Muller, Bernhardt E. (1878-1964) | University of Miami Finding Aids
Bernhardt Emil Muller was born in Fremont, Nebraska on December 27, 1878. He studied at L’Ecole Des Beaux Arts in Paris from 1903 to 1905, then traveled and studied for a year in Italy, France, Austria, and Germany. He began his career as a draftsman for the New York architectural firm of Trowbridge and Livingston in 1906. In 1909 he became a designer for the firm of Robert J. Reiley. Mulller moved on to the firm of D. Everett Waid in 1912 where he was also employed as an architectural designer until 1914, when he opened his own office in New York City.
Muller’s earliest known work in South Florida dates to 1923 when he designed a number of Mediterranean and Spanish-style houses in the Miami area.
In 1925 Bernhardt Muller met Glenn H. Curtiss, the owner and developer of Opa-Locka, at the recommendation of Mr. Curtiss’ mother, Mrs. Lua Andrews Curtiss. In a 1927 article appearing in the Opa-Locka Times, Muller relates the story of how he visualized the new development. He decided that an opportunity was at hand to make an architectural theme for a new community from a literary work. One night the architect read a copy of The One Thousand and One Tales of the Arabian Nights. Muller was fascinated by the descriptions of the Tales, and he said that he re-lived the fantasies in his dreams that night. The following morning he wired Curtiss with his ideas. Later, they met at the site that was to become Opa-Locka, where Muller described his concept for the city’s architectural design, derived from the individual stories of the Arabian Nights. Curtiss agreed that the Arabian Nights theme would make for a unique and exciting development.
During November of 1925, from his New York office, Muller designed several of the prominent buildings which would form the new town, including the Opa-Locka Company’s Administration Building, the swimming pool (Bathing Casino), and an Archery Club. The Richter Library’s collection has records of eighty-six of Muller commissions; although it is not known exactly how many buildings Muller designed, it is estimated to be about one hundred. As construction progressed and sales increased, Opa-Locka was incorporated as a town in May 1926.
Following the devastating hurricane that struck Miami on September 17, 1926, the Florida Land Boom went bust and progress at Opa-Locka slowed. Glenn Curtiss decided in the summer of 1927 to put all un-built plans for the young city on hold until the economy improved. As a result of further decline in land sales, the ensuing Great Depression of 1929, and Curtiss’ death in 1930, virtually no buildings were executed after 1928. Muller, who remained in New York, went on to do other work, particularly in New York, New Jersey, and Connecticut.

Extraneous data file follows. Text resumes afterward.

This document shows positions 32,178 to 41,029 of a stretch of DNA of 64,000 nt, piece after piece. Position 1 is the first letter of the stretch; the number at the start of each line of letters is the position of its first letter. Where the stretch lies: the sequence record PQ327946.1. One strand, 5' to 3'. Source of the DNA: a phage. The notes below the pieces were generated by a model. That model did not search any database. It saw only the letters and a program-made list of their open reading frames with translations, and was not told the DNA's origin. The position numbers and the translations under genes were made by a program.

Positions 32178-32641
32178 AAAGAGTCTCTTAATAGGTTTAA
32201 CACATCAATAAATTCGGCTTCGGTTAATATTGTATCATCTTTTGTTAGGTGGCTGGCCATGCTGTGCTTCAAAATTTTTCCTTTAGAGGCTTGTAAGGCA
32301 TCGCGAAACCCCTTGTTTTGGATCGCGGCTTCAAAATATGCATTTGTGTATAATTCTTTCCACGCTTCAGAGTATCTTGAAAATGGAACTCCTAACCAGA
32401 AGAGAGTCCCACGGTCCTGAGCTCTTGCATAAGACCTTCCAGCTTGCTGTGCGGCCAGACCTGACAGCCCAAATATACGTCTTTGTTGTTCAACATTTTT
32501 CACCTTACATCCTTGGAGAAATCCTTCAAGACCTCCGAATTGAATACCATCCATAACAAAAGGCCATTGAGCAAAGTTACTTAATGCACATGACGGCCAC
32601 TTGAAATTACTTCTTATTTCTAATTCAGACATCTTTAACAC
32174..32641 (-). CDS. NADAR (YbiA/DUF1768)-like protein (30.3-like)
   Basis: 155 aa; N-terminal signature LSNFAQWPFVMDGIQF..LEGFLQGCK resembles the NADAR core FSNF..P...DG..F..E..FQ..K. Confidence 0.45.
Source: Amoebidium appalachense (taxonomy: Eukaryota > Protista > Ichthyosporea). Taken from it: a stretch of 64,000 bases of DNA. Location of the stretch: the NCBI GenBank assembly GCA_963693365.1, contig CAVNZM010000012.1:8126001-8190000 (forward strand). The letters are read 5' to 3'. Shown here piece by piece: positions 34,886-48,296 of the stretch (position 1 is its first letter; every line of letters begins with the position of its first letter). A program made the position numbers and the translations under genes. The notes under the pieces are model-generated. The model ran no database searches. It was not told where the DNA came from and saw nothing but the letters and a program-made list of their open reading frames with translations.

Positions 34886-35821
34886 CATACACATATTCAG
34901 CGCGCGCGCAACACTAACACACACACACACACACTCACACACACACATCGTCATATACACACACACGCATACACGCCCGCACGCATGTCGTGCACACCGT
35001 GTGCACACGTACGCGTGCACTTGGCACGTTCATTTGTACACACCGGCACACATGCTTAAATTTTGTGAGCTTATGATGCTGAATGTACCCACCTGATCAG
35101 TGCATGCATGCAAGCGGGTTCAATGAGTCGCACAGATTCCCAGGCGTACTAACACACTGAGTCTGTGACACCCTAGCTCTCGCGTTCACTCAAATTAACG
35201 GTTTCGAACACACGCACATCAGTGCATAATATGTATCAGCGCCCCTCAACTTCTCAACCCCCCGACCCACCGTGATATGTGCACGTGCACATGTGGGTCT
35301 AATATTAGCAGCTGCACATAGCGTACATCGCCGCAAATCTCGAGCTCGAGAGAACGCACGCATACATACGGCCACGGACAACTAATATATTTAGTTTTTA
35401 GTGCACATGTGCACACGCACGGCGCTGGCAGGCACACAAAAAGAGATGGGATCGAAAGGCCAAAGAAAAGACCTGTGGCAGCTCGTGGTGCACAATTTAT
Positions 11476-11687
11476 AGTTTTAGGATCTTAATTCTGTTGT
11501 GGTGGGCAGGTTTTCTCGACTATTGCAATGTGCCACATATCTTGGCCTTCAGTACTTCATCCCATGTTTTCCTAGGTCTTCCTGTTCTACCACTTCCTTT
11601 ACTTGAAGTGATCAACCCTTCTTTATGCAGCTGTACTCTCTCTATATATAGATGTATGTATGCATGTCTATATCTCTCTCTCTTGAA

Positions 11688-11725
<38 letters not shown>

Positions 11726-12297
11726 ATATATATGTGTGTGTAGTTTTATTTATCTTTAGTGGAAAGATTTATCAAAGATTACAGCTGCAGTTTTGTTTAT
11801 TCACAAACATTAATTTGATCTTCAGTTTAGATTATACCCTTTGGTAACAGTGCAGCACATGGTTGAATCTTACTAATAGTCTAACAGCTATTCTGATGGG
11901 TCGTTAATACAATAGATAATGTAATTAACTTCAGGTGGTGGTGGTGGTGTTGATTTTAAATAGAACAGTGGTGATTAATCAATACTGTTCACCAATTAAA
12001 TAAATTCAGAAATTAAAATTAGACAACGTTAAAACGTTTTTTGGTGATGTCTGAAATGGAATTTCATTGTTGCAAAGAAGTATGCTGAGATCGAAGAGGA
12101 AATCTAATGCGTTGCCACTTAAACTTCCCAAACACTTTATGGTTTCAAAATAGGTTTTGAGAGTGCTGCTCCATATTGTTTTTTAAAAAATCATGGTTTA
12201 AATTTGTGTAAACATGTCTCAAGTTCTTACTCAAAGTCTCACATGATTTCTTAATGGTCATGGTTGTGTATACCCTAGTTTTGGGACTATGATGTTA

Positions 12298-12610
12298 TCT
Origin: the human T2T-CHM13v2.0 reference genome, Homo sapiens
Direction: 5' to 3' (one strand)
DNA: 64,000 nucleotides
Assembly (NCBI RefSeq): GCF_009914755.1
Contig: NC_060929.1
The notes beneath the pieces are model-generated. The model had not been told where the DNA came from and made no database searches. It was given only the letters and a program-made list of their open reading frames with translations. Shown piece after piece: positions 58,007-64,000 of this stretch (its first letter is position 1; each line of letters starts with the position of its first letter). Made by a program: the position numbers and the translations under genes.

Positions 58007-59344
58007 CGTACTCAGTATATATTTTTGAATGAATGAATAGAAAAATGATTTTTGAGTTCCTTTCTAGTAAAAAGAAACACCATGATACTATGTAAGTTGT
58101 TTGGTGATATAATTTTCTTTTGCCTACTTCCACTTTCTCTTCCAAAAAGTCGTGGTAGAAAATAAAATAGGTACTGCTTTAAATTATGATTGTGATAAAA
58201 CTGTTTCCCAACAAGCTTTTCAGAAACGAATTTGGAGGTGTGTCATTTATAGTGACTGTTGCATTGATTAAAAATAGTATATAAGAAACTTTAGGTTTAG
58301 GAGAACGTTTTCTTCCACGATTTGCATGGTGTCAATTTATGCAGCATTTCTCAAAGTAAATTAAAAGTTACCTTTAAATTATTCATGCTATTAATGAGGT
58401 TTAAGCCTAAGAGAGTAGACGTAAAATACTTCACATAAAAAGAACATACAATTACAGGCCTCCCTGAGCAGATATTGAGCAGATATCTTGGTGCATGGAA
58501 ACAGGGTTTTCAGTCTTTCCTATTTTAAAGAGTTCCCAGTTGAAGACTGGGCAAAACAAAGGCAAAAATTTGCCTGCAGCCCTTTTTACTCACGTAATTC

In 1942 Muller retired from full-time practice, closed his office, and went to work for George M. Sharp, Inc., as the interior designer for luxury ocean liners. This association lasted until 1955.
A member of the First Church of Christ, Scientist, in Maplewood, New Jersey, Bernhardt Muller designed a number of Christian Science churches, located mostly in the state of New York. The American Architect Directory of 1956 lists his most notable designs for these churches as those in Brooklyn (1918), Hempstead (1924), Forest Hills (1925), Bronxville (1929), and Flushing (1930), all in New York, as well a building for a new congregation in Opa-Locka (1930). Muller was noted for his design of small suburban houses in Short Hills, Maplewood, and Millburn, New Jersey, mostly of the Tudor English motif, which was characteristic of his own home in Millburn.
Muller was elected to membership in the American Institute of Architects (A.I.A.) in 1924; he was a member of the New York City chapter. Muller attained the status of Emeritus member of the A.I.A. in 1952. He was also a member of the Summit (New Jersey) Art Association.
Little of Bernhardt Muller’s personal life is known. He was married in 1919 and his wife died in 1958. The couple had no children. According to Frank S. Bush, a friend of Muller’s, he was known as a man of great foresight, unimpeachable reputation and integrity, in addition to being thoughtfully creative.
In 1959, at age 80, Mr. Muller returned for a “Pioneer Days” celebration in Opa-Locka, his first visit to the city since the late 1920s. In an interview with Opa-Locka’s newspaper, the North Dade Hub, Muller explained the original intent of his scheme for Opa-Locka:
In planning the city, our [Muller and Curtiss] idea was to avoid the only too-well known checkerboard idea of development with the visual square boxes planted on each lot, making a composite of architectural abortions with which we are surrounded on all sides in America.
What Bernhardt Muller found upon returning to Opa-Locka were not the charming, beautifully-designed Moorish Revival buildings he had created. In addition to many altered and demolished buildings of his design, he found a collection of plain, unappealing structures, much like any other American town could exhibit, which he sought to avoid in his work. In an address to the city’s Chamber of Commerce, Muller attempted to convince its citizens to continue pursuing Curtiss’ dream: to make a distinguished, livable city, unique character. His speech warned the city’s officials to prevent Opa-Locka from becoming a “meaningless jumble of unrelated buildings, painted in hideous colors.” While Muller’s intent was to inspire the city to action, local officials were offended by the architect’s criticism.
Muller left Opa-Locka, the city of his dreams ruined; he returned to Short Hills, New Jersey, where he continued his architectural practice until about 1962. At age of eighty-five, Bernhardt E. Muller died in September, 1964.